Parsha Potpourri: Parshas Terumah


V’asu li Mikdash v’shachanti b’socham (25:8)

In Shir HaShirim (3:11), Shlomo HaMelech refers to an event which occurred on the day of his wedding and on the day of his heart’s rejoicing. The Mishnah in Taanis (4:8) homiletically interprets “the wedding day” as referring to the giving of the Torah at Mount Sinai, which represents the marriage between Hashem and the Jewish people, and “the day of the heart’s happiness” as a reference to the building of the Beis HaMikdash.

Rav Shach explains the comparison by questioning how Shlomo could refer to the day of his heart’s gladness separately from his wedding day, implying that he didn’t rejoice at his own wedding. He answers that although Shlomo was certainly happy when he married, his joy was limited to the extent that he knew his bride and recognized her positive qualities. Many people get engaged after dating for a few short weeks or months and get married following an engagement of not much longer.

This may be a sufficient period of time to determine that one has found his life partner. However, this stage, due to its brevity and the unnatural relationship that exists, isn’t conducive to fully appreciating the greatness of one’s fiancé or forming a deep relationship based on mutual trust and understanding.

It is only through years of living together, raising a family, and jointly confronting life’s challenges that a person comes to a real awareness of the wonderful decision he made in choosing his spouse. While it is unlikely that any single event will ever bring the same joy that one felt at his wedding, Shlomo is hinting that the lasting period of deep inner happiness resulting from a genuine bond lies in the future.

Similarly, at Mount Sinai the Jewish people demonstrated great faith in their “Groom” (Hashem) by unanimously declaring (24:7) “na’aseh v’nishma” – we will do and we will listen. They committed themselves to doing His will without even knowing what it is and were rewarded by being selected as His chosen people for all time.

Nevertheless, there was a certain lacking in the closeness of the bond, as the bride hadn’t yet recognized the greatness of the Groom. It was only after the wedding, when Moshe taught them the mitzvos and they began performing them, that a deeper relationship began to develop.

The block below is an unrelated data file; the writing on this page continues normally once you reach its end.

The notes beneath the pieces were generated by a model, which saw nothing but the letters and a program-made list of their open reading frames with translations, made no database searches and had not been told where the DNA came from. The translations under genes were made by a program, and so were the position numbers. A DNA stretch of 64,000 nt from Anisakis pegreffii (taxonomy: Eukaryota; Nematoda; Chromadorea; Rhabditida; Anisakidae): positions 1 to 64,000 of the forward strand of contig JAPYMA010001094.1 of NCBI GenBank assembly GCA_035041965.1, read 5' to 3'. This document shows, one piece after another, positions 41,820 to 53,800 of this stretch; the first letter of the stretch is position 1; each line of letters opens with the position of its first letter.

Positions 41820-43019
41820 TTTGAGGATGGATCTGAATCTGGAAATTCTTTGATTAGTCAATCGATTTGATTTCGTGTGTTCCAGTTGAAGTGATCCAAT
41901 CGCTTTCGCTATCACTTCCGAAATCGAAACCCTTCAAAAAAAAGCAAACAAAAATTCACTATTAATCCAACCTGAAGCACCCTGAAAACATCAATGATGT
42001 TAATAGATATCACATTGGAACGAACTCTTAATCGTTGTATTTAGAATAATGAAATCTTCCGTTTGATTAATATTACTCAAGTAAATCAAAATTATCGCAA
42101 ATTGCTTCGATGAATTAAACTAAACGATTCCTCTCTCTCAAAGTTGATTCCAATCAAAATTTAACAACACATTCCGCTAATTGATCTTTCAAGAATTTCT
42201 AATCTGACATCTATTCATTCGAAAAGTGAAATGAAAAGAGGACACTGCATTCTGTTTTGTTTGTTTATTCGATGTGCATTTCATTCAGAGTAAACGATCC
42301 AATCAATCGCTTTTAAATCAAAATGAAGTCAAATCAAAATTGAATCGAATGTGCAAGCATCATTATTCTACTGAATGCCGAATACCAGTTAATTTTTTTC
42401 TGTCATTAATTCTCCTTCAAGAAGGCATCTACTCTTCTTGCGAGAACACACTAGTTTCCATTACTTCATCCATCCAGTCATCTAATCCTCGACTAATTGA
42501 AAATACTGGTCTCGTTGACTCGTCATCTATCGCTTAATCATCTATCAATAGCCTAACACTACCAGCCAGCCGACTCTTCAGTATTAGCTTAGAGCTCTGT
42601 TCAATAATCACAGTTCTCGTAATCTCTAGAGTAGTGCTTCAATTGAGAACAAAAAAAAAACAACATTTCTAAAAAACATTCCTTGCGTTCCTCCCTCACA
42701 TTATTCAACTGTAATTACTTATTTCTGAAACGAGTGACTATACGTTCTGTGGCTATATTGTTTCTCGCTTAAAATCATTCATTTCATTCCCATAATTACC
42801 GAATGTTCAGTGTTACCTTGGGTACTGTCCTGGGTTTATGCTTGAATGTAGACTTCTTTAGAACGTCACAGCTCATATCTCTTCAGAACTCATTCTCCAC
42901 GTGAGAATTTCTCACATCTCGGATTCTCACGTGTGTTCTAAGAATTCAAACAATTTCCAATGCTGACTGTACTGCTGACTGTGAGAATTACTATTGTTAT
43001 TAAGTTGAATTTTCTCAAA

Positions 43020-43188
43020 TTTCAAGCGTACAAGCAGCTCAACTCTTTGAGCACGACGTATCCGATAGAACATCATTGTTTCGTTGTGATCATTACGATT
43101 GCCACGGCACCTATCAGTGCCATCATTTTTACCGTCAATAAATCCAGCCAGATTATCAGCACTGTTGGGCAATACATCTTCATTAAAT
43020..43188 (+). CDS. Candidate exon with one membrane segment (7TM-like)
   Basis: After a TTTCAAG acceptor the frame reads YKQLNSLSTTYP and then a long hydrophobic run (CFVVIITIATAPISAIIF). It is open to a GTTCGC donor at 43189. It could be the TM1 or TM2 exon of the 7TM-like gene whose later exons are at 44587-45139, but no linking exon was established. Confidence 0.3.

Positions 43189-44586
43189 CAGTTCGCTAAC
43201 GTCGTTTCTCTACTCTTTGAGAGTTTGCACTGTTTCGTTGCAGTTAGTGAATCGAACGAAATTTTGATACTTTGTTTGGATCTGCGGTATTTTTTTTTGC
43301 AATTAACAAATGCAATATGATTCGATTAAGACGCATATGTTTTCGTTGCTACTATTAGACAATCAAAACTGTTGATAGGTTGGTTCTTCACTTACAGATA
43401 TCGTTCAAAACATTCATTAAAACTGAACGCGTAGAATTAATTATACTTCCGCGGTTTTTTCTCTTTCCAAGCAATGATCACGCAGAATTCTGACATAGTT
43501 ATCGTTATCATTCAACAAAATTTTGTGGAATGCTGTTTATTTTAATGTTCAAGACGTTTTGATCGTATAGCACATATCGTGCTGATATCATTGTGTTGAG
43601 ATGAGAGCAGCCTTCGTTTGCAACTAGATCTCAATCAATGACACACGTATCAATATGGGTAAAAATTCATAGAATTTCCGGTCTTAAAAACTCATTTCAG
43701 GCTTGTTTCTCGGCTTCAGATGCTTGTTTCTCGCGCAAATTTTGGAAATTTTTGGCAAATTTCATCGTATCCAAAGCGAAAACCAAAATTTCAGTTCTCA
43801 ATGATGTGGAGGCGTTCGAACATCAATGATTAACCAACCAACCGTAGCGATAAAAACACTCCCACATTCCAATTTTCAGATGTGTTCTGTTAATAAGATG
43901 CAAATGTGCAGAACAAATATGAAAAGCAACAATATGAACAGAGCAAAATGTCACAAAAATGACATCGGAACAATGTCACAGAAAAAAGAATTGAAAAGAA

The pinnacle of that closeness came when the bride built a magnificent dwelling place where she could come to draw near to her Groom. This allowed for a full recognition of her tremendous fortune in being selected as Hashem’s bride. As the Ramban writes in his introduction to Sefer Shemos, the Mishkan was the spiritual culmination of the Exodus from Egypt. The relationship which began centuries earlier with Avrohom and continued through the Exodus and the “marriage” at Mount Sinai was finally consummated with the event which brought true rejoicing to our hearts.

V’asu Aron atzei shittim (25:10)

            Parshas Terumah introduces us to the Mishkan which Hashem commanded the Jewish people to build as a resting place for the Divine Presence. Hashem instructed Moshe regarding all of the vessels for the Mishkan, relating to him their appearance, dimensions, and the material from which they should be made.

            For each of the vessels, Hashem gave the command to Moshe in the first-person singular: “You shall make a Menorah.” “You shall make an Altar.” “You shall make a Table.” The commentaries point out one curious exception. The commandment regarding the construction of the Aron which housed a Torah scroll and the Tablets which Moshe received at Mount Sinai was given in the third-person plural: “And they shall make an Ark.”

            As Moshe didn’t actually build any of the vessels himself, it was clear that in commanding him to do so Hashem intended for him to appoint others to do so on his behalf. If so, why was the Holy Ark any different? Why did Hashem emphasize that all of the Jewish people should be involved in its construction instead of simply allowing Moshe to delegate responsibility for it as he did for the other vessels?

            An insight into understanding this difficulty can be gleaned from a powerful story told by Rav Yissochar Frand at the most recent Siyum HaShas on March 1, 2005 in Madison Square Garden.

            There was once a Jewish boxer who was very far removed from Judaism. His son didn’t have a Bar Mitzvah, but as he grew up, he became interested in learning more about his roots and found himself studying with great diligence in a local yeshiva. When he came home each night, he immersed himself in the review of that day’s Talmudic studies.

            His father, who was himself engrossed in watching television, couldn’t fathom what could be so stimulating and enjoyable about the study of the Gemora. Eventually, the father began begging his son to teach him the Talmud. The son dismissed him, explaining that he didn’t even know Hebrew and certainly couldn’t understand a page of difficult Aramaic text.